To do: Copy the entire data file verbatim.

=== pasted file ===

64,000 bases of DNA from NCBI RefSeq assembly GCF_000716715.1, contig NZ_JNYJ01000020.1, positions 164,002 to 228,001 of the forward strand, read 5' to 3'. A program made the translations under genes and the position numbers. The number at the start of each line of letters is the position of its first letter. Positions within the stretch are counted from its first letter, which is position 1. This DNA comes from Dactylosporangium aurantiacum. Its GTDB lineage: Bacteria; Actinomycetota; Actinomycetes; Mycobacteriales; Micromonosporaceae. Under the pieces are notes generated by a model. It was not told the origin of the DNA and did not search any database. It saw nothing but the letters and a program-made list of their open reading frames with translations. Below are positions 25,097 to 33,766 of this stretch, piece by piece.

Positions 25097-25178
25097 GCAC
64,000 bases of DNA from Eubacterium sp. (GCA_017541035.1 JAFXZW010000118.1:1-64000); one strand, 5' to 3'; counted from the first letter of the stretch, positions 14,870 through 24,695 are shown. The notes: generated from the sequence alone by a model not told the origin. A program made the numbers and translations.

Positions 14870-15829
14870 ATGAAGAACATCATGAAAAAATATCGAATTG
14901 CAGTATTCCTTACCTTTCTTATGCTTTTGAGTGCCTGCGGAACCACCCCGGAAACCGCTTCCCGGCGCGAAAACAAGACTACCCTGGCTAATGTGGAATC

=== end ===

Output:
64,000 bases of DNA from NCBI RefSeq assembly GCF_000716715.1, contig NZ_JNYJ01000020.1, positions 164,002 to 228,001 of the forward strand, read 5' to 3'. A program made the translations under genes and the position numbers. The number at the start of each line of letters is the position of its first letter. Positions within the stretch are counted from its first letter, which is position 1. This DNA comes from Dactylosporangium aurantiacum. Its GTDB lineage: Bacteria; Actinomycetota; Actinomycetes; Mycobacteriales; Micromonosporaceae. Under the pieces are notes generated by a model. It was not told the origin of the DNA and did not search any database. It saw nothing but the letters and a program-made list of their open reading frames with translations. Below are positions 25,097 to 33,766 of this stretch, piece by piece.

Positions 25097-25178
25097 GCAC
64,000 bases of DNA from Eubacterium sp. (GCA_017541035.1 JAFXZW010000118.1:1-64000); one strand, 5' to 3'; counted from the first letter of the stretch, positions 14,870 through 24,695 are shown. The notes: generated from the sequence alone by a model not told the origin. A program made the numbers and translations.

Positions 14870-15829
14870 ATGAAGAACATCATGAAAAAATATCGAATTG
14901 CAGTATTCCTTACCTTTCTTATGCTTTTGAGTGCCTGCGGAACCACCCCGGAAACCGCTTCCCGGCGCGAAAACAAGACTACCCTGGCTAATGTGGAATC